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Admiral allies amounted arms army arrived attack Austrians Batavian republic battle bill body Brest Britain British Buonaparte capitulation Captain carried command considerable contest Convention court declared decree defence Duke Earl Earl Fitzwilliam effect Emperor enemy enemy's engaged England English entered Europe evacuated favour fleet force France French directory French government frigates garrison guns honour House of Commons House of Peers immediately insurgents insurrection Ireland Irish island June King King of Prussia kingdom land Lord Grenville Lord Melville loss Majesty Majesty's March measure ment military ministers motion moved nation naval negatived negociation occasion officers Paris Parliament passed peace Pichegru Pitt port possession Prince prisoners proceeded proposed Ralph Abercrombie rebel resistance retreat Rhine Robespierre royal Russian sail seamen ships siege soon squadron success surrendered tion took place town treaty troops United Irishmen vessels victory voted Wexford wounded
Page 220 - His Majesty is persuaded that the unremitting industry with which our enemies persevere in their avowed design of effecting the separation of Ireland from this kingdom, cannot fail to engage the particular attention of parliament ; and his Majesty recommends it to this House to consider of the most effectual means of counteracting! and finally defeating, this design...
Page 222 - ... joined to the sentiment of mutual affection and common interest, may dispose the parliaments in both kingdoms to provide the most effectual means of maintaining and improving a connection, essential to their common security, and of consolidating, as far as possible, into one firm and lasting fabric, the strength, the power, and the resources of the British empire.
Page 189 - ... of the United Irishmen ; and that each of the prisoners shall give detailed information of every transaction that has passed between the United Irishmen and foreign states ; but that the prisoners are not, by naming or describing, to implicate any person whatever ; and that they are ready to emigrate to such country as shall be agreed on between them and government...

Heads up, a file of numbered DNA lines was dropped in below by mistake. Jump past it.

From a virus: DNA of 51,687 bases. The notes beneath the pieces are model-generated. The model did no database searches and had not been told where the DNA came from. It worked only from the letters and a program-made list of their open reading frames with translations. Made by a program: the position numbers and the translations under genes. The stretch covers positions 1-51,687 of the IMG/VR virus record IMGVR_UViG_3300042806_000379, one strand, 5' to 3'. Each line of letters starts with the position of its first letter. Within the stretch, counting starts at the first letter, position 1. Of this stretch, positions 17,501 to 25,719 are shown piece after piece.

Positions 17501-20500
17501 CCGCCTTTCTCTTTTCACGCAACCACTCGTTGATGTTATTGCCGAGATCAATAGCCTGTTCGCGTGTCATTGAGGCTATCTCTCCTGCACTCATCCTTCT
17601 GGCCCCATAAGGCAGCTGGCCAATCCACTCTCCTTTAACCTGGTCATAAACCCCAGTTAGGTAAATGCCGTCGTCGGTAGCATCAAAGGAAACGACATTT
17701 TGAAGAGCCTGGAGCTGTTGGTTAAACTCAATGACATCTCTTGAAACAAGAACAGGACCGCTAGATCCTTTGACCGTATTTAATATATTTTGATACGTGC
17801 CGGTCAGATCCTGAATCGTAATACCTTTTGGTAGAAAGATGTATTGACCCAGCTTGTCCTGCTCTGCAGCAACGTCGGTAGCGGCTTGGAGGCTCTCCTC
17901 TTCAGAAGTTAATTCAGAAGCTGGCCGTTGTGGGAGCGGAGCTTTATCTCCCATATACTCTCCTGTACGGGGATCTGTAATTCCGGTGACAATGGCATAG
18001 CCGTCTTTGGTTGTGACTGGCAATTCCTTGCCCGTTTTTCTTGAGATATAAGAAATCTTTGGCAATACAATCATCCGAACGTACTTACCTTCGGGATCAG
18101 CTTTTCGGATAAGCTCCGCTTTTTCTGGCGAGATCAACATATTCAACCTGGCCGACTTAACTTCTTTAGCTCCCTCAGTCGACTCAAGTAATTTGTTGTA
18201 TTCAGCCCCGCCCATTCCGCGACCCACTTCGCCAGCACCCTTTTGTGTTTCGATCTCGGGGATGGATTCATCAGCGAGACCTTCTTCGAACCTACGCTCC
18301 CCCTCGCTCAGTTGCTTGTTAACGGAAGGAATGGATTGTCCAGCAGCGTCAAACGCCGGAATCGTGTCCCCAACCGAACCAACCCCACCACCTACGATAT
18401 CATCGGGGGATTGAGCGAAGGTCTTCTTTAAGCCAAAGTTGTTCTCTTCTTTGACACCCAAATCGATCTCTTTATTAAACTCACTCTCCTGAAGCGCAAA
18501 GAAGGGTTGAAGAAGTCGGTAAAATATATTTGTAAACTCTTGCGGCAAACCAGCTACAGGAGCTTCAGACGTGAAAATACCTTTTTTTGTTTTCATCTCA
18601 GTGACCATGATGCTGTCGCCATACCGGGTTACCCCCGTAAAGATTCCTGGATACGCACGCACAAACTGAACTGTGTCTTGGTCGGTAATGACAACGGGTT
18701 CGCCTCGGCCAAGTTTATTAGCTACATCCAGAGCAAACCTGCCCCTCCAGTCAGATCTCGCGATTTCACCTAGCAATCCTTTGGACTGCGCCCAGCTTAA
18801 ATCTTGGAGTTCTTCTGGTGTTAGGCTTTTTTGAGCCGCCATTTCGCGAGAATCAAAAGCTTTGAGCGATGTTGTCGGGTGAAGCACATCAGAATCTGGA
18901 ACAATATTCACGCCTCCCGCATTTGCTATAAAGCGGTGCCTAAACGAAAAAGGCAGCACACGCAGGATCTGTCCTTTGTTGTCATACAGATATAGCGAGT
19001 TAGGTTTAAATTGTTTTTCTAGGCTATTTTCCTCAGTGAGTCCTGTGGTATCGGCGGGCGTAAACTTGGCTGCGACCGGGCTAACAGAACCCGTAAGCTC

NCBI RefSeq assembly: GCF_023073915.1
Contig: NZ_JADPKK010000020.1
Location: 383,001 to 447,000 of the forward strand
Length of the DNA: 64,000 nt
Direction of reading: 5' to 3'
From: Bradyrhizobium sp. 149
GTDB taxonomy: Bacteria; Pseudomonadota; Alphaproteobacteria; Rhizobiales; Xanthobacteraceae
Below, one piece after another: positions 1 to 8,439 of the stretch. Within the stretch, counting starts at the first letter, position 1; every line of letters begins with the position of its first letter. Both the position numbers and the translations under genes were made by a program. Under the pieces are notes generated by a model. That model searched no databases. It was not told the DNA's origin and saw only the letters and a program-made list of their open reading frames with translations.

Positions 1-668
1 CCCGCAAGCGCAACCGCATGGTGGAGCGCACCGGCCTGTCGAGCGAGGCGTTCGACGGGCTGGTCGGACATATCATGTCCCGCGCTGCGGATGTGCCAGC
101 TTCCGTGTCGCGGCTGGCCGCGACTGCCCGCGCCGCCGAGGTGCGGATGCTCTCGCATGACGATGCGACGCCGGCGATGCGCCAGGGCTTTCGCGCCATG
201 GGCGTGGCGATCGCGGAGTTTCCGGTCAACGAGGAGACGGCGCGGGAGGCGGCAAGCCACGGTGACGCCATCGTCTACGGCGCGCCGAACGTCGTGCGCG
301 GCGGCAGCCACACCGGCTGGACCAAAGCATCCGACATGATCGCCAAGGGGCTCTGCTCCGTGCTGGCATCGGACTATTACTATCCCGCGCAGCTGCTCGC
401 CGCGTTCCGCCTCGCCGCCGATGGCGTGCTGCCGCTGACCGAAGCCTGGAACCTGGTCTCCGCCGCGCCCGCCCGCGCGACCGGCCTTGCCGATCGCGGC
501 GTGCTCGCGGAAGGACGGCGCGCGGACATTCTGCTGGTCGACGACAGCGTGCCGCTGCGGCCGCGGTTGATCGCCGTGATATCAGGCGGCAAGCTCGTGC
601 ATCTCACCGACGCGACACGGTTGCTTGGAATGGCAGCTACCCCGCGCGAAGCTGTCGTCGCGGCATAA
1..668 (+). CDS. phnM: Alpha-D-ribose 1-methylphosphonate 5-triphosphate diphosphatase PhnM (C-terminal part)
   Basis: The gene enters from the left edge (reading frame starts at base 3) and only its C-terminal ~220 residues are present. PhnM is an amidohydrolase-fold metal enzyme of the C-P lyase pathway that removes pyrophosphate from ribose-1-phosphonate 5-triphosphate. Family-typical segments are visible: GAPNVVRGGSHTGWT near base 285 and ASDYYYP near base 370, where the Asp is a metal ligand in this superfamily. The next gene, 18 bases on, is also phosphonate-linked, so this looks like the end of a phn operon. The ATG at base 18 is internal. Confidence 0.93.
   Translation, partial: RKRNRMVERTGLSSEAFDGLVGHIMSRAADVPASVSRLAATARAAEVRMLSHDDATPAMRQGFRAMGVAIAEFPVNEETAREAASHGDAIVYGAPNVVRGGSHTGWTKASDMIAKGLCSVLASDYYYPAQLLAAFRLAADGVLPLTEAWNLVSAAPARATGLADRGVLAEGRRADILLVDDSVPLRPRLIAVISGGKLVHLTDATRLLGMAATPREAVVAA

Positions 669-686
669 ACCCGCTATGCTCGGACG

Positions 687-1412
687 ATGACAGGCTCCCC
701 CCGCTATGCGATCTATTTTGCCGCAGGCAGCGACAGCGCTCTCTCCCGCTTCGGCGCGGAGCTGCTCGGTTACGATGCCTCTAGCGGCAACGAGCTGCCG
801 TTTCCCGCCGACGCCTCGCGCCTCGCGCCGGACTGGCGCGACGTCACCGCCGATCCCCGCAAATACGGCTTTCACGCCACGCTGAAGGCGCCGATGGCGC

Page 224 - Union, that the charge arising from the payment of the interest and the sinking fund, for the reduction of the principal of the debt incurred in either kingdom before the Union, shall continue to be separately defrayed by Great Britain and Ireland respectively, except as hereinafter provided.
Page 225 - That it be the eighth article of union, that all laws in force at the time of the union, and all the courts of civil and ecclesiastical jurisdiction within the respective kingdoms, shall remain as now by law established within the same, subject only to such alterations and regulations from time to time as circumstances may appear to the parliament of the united kingdom to require...
Page 129 - Chatham) f moved an address to His Majesty, praying that he would be graciously pleased to send a proper force to Gibraltar for its due and efficient defence.
Page 212 - Genereux, the two rear ships of the enemy, were the only French ships of the line Which had their colours flying ; they cut their cables in the forenoon, not having been engaged, and stood out to sea, and two frigates with them. The Zealous pursued ; but as there was no other ship in a condition to support Captain Hood, he was recalled.
Page 207 - Brueys, not being able to enter the port, which time and neglect had ruined, moored the ships in Aboukir Bay, in a strong and compact line of battle; the headmost vessel, according to his own account, being as close as possible to a shoal on the north-west, and the rest of the fleet forming a kind of curve along the line of deep water, so as not to be turned by any means in the south-west.
Page 220 - ... of mutual affection and common interest) will dispose the parliaments of both kingdoms to provide in the manner, which they shall judge most expedient, for settling such a complete and final adjustment, as may best tend to improve and perpetuate a connexion essential to their common security, and to augment and consolidate the strength, power, and resources of the British empire.